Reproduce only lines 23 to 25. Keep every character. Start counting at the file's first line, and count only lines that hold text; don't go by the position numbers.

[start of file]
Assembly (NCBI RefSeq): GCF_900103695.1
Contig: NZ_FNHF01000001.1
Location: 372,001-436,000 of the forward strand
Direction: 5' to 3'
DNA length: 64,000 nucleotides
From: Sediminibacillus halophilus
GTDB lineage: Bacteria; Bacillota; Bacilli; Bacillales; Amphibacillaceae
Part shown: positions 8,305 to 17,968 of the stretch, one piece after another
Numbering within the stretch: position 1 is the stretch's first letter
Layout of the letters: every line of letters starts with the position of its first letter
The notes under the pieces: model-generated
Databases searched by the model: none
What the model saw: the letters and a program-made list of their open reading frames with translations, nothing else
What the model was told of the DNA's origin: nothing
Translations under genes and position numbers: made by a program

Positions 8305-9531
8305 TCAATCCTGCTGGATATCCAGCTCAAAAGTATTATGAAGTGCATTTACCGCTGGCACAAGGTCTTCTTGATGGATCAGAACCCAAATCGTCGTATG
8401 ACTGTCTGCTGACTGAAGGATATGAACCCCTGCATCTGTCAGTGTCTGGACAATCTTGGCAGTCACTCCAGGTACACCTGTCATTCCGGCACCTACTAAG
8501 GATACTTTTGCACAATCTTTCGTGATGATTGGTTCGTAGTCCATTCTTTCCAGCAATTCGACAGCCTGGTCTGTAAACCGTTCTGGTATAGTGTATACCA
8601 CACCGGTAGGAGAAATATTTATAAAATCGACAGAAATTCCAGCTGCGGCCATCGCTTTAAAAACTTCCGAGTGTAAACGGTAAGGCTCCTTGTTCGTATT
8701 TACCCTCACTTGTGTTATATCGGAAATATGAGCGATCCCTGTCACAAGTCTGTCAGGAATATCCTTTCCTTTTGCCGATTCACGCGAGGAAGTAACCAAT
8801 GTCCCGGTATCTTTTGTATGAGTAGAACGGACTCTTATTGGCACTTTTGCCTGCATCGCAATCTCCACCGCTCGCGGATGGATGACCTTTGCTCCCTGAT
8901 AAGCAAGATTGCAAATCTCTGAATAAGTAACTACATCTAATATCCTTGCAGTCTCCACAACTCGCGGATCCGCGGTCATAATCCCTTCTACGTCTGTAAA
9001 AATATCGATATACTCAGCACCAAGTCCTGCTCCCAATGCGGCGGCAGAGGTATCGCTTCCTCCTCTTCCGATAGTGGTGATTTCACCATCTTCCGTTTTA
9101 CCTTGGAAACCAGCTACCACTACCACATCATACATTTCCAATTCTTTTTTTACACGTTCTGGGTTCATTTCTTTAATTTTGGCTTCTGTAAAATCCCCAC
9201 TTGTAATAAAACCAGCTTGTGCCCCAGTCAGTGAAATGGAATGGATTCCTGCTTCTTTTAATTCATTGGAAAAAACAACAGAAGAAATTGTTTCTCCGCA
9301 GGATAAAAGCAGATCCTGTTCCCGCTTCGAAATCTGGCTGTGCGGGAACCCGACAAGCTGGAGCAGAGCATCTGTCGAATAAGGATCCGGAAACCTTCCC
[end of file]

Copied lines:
8901 AAGCAAGATTGCAAATCTCTGAATAAGTAACTACATCTAATATCCTTGCAGTCTCCACAACTCGCGGATCCGCGGTCATAATCCCTTCTACGTCTGTAAA
9001 AATATCGATATACTCAGCACCAAGTCCTGCTCCCAATGCGGCGGCAGAGGTATCGCTTCCTCCTCTTCCGATAGTGGTGATTTCACCATCTTCCGTTTTA
9101 CCTTGGAAACCAGCTACCACTACCACATCATACATTTCCAATTCTTTTTTTACACGTTCTGGGTTCATTTCTTTAATTTTGGCTTCTGTAAAATCCCCAC